I’ll be honest: I’ve never been a huge fan of driving. So my angst about the subject I’m writing about today can’t be chalked up completely to parenthood. That’s true. As you’ll come to learn, though, becoming a mom was a turning point for me in becoming paralyzed by fear behind the wheel.
As a teenager, I was *not* the person standing in line at the DMV on my 16th birthday, not being able to wait a single minute to get my permit. My birthday was in April, and it took me a few months to bother taking the written test. I signed up for the driving lessons my high school offered during one of my summer breaks, and ultimately, I did get my license. But unlike for many of my peers, driving wasn’t ever something I described as fun. Necessary and even liberating, yes. Fun, no.
In addition to having been taught to drive by a parent with incredibly high anxiety, I also learned to drive in a pre-GPS era. My sense of direction as a pedestrian has always been amazing. But for some strange reason, that same sense of direction when I’m behind the wheel of a car becomes relatively nonexistent. All of which is to say that my early nervousness about driving had just as much to do with a fear of getting lost as it did with the mechanics of operating a large machine at terrifying speeds.
In my 20’s, I pushed through most of my driving discomfort on my own. I named the GPS as my favorite invention of the 21st century. And I drove when I needed to. My husband and I dated and then got married, all the while not owning a car. Why? Because we lived in the city and could rent one from the Avis rental location across the street from our condo as needed, for a fraction of the price of owning and paying for parking and insurance.
Then I got pregnant, and car shopping began. I test-drove the stellar safety-rated Hondas and Nissans and decided on a sedan, not yet ready for the world of the mini-van. When our little guy arrived, he hated (and I mean hated with a wrath that knew no bounds) his car seat. So I sat next to him in the back of our gold Honda Accord for the whole first year of his life trying – usually unsuccessfully – to get him to calm down so that my husband could focus on the road.
Baby #2 arrived two years later, and what little driving I was doing pretty much stopped completely. I can’t pinpoint the exact date, time, or kid stage when I just wouldn’t drive anymore, but it happened.
The story I told myself was that the risks were too high. I couldn’t be trusted behind the wheel, because two precious and innocent little lives were at stake. If I drove, I’d surely kill us all.
Avoidance is fear’s Miracle Grow, I later learned. The more I avoided driving, the more scared I became of it. And the more scared I became of it, the more I refused to drive. The more I refused to drive, the more I felt ashamed of not being able to.
While my patient husband gently encouraged me, again and again, to get back into the car, he finally reached a breaking point. One in which he just couldn’t do all of the family’s driving all on his own anymore. When we realized, together, how untenable the situation was, I wound up setting up an appointment with my primary care physician.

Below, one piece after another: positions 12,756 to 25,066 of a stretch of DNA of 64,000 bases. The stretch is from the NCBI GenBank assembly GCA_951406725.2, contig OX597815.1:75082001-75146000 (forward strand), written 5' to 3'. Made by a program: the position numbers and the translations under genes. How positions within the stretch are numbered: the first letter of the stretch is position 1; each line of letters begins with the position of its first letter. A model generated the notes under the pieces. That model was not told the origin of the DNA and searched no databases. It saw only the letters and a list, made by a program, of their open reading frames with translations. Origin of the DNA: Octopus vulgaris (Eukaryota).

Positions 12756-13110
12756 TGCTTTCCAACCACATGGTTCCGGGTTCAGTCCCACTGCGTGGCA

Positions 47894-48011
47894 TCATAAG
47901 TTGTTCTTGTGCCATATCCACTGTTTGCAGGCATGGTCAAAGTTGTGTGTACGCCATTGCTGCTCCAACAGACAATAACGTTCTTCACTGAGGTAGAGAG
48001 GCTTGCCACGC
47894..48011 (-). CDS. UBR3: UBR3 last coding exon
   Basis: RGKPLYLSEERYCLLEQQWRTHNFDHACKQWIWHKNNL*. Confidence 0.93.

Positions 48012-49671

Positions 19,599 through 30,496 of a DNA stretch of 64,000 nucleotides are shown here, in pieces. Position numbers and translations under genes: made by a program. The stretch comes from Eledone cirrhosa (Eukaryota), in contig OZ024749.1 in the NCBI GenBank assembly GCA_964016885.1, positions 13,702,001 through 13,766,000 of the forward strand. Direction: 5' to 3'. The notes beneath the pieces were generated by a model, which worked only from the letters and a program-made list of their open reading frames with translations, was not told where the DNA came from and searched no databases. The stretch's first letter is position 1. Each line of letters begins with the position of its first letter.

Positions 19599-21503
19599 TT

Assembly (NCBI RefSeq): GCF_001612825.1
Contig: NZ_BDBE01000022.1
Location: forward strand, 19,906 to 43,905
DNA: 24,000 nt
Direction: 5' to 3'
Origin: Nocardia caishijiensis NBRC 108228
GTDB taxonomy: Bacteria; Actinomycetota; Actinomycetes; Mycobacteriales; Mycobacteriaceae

Dr. Kate, in whom I had already confided about being anxious about other things, steered me to an organization that has transformed my – and my family’s – life many times over: The Ross Center. When I called and told the intake folks what I was looking for, they scheduled me with a clinician who specialized in phobias. But guess what this woman does: She drives in the car with people who are scared to drive. She flies on airplanes with people who are scared to fly. Did you know such miracle workers existed? I certainly didn’t!
During my first in-the-car session, we just sat there for a while, with me in the driver’s seat. The therapist put no pressure on me even to put the car into drive. “Exposure therapy” I suppose. When I got up the courage to cruise around the neighborhood with her, she narrated out loud for me a helpful dialog I could use to replace the anxious loop running through my head. She even got me into a traffic circle during that first appointment.
Six sessions later, I still didn’t love driving. But I was okay with it once again. I could get my kids from point A to point B, and even navigate the Beltway around DC. My anxiety around driving isn’t completely gone, but it’s no longer debilitating either.
Lessons From This Fear of Driving
What’s my advice here? First, you’re not alone if having children led you to be scared to drive. (Or to be scared of anything else, for that matter!) When children come into our world, there are SO many reasons to fear for them. Their health. Their safety. How they eat, sleep, live, and breathe. All of it. So it makes perfect sense that if you tend to run a bit anxious anyway, parenthood would just ramp up that anxiety. Of course.
There’s nothing wrong with you if this happens. Also, you don’t have to let these fears lead you to limit your daily activities. Diminish your life. Leave your house. The first time I read about someone being scared to drive (which was, if I recall correctly, in Gretchen Rubin’s The Happiness Project), I felt a huge sense of relief. Knowing I wasn’t the only one struggling made me feel less alone. Less ashamed. And that’s what I hope for anyone reading this who may face similar fears.
For what it’s worth, I think “driving avoidance” is something we all should get more familiar with, whether you suffer from it yourself or not. I’ve heard that more and more teens these days don’t want to get a license, because “why bother when I can take an Uber!” So our own kids may be facing this avoidance-fear cycle one day, too.
Want more practical tips on working parenthood? Check out my book, Back to Work After Baby: How to Plan and Navigate a Mindful Return from Maternity Leave